What is debt consolidation?


Quite simply, debt consolidation is taking all or most of your outstanding debt and combining that into one payment. This can be done in a variety of ways including home equity loans, secured loans, and unsecured loans. Secured debt consolidation loans, secured by assets the borrower may own are typically the easiest form of loan to qualify for. Of course the lender will ask you to put up collateral for that loan in the form of property or anything of value that could cover the loan should you default.

Why would I want to consolidate my debts?


Consolidation can increase your disposable income by reducing your monthly repayments. It can also make your life a lot simpler. The more debts you have, the harder it is to keep track of them – and making payments late (or missing them altogether) can affect your credit rating and lead to charges, higher interest rates, or even legal problems.

How can debt consolidation lower my monthly payments?


First, you can arrange to pay back the debt over a longer period of time. Since you're paying it back more slowly, each monthly payment will be lower. However, since you'll owe money for longer, you'll be paying interest for longer, and that could mean you'll end up paying more in the long run. Second, many unsecured loans especially personal loans and credit cards come with high interest rates. If you can find a consolidation loan with a lower interest rate, this can also reduce your monthly payments, depending on how quickly you're paying off the consolidation loan.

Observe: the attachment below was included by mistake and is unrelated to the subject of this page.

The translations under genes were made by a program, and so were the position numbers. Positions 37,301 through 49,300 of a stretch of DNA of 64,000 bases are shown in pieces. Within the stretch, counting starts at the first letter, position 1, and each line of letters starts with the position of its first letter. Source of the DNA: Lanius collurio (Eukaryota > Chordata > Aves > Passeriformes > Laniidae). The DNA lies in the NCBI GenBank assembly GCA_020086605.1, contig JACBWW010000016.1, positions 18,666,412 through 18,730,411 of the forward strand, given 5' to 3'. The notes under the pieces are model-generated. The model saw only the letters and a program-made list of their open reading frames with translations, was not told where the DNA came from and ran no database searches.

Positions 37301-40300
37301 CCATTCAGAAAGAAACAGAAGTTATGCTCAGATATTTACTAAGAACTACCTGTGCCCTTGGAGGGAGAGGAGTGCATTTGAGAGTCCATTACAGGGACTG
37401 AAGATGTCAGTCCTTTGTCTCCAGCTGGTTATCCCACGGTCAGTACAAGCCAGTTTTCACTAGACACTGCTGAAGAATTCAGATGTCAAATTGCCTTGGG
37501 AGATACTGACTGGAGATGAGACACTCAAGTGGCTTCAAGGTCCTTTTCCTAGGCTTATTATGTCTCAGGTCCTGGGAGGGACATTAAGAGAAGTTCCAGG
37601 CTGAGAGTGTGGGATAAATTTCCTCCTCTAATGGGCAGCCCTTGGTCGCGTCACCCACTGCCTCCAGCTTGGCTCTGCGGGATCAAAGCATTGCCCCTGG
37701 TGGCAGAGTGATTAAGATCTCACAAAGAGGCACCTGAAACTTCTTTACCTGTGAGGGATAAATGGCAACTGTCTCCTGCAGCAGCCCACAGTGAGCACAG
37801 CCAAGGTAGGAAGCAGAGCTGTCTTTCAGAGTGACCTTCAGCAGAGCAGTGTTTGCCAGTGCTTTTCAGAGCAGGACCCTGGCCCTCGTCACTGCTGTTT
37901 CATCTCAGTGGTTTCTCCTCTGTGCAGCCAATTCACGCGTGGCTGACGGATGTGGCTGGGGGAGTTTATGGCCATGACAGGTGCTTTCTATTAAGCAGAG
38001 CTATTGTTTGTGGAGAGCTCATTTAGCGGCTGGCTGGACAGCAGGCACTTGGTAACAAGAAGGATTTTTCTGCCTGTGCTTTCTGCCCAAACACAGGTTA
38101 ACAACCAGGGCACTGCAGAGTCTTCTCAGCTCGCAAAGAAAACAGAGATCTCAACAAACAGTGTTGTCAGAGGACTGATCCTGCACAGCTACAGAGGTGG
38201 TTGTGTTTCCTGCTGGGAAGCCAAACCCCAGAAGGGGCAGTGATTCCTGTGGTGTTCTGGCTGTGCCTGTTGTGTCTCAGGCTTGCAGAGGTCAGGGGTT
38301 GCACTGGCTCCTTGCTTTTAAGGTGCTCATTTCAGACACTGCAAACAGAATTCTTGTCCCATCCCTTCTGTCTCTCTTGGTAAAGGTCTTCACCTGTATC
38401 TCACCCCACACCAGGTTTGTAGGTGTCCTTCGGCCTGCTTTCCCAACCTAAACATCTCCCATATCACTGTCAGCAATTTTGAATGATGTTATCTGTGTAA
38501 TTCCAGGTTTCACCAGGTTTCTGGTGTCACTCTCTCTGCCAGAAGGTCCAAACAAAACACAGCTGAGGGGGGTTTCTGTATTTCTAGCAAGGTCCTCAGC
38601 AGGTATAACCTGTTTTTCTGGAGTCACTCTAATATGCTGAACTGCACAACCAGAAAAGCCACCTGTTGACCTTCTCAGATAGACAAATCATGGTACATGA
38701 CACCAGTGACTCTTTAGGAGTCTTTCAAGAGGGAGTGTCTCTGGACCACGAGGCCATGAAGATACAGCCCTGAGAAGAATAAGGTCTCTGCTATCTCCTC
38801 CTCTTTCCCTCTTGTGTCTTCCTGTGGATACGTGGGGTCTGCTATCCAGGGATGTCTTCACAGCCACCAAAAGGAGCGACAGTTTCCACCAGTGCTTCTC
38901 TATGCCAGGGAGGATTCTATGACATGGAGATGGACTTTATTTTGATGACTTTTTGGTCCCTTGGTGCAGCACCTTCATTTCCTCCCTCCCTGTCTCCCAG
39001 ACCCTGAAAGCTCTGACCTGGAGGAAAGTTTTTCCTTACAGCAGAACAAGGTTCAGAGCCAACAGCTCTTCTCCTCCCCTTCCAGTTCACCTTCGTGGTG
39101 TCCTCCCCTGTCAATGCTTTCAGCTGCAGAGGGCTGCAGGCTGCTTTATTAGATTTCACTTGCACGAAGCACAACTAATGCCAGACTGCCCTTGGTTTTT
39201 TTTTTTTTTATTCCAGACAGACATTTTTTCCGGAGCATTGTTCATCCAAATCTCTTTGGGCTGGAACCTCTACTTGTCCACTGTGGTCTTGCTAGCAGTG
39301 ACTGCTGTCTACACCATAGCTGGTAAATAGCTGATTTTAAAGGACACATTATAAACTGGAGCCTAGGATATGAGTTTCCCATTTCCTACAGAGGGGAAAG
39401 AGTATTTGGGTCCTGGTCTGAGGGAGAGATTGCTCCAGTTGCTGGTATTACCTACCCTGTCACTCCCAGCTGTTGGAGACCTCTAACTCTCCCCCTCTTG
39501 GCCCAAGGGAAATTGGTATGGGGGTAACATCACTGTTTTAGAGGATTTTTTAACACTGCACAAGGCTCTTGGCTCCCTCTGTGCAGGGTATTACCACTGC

What are the advantages of Debt Consolidation?


These loans can help you salvage your credit standing before it is too late.
With a bit of collateral these loans can be easy to qualify for.
You will likely be able to avoid bankruptcy
All payments are consolidated to one monthly EMI

What are the potential pitfalls Of Consolidating?


If you default on the loan, your pledged assets will go to the lender to pay your debt off. Typically the time frame to totally pay off your loan will be extended pretty substantially. You will likely end up paying more in interest by the time it is all over.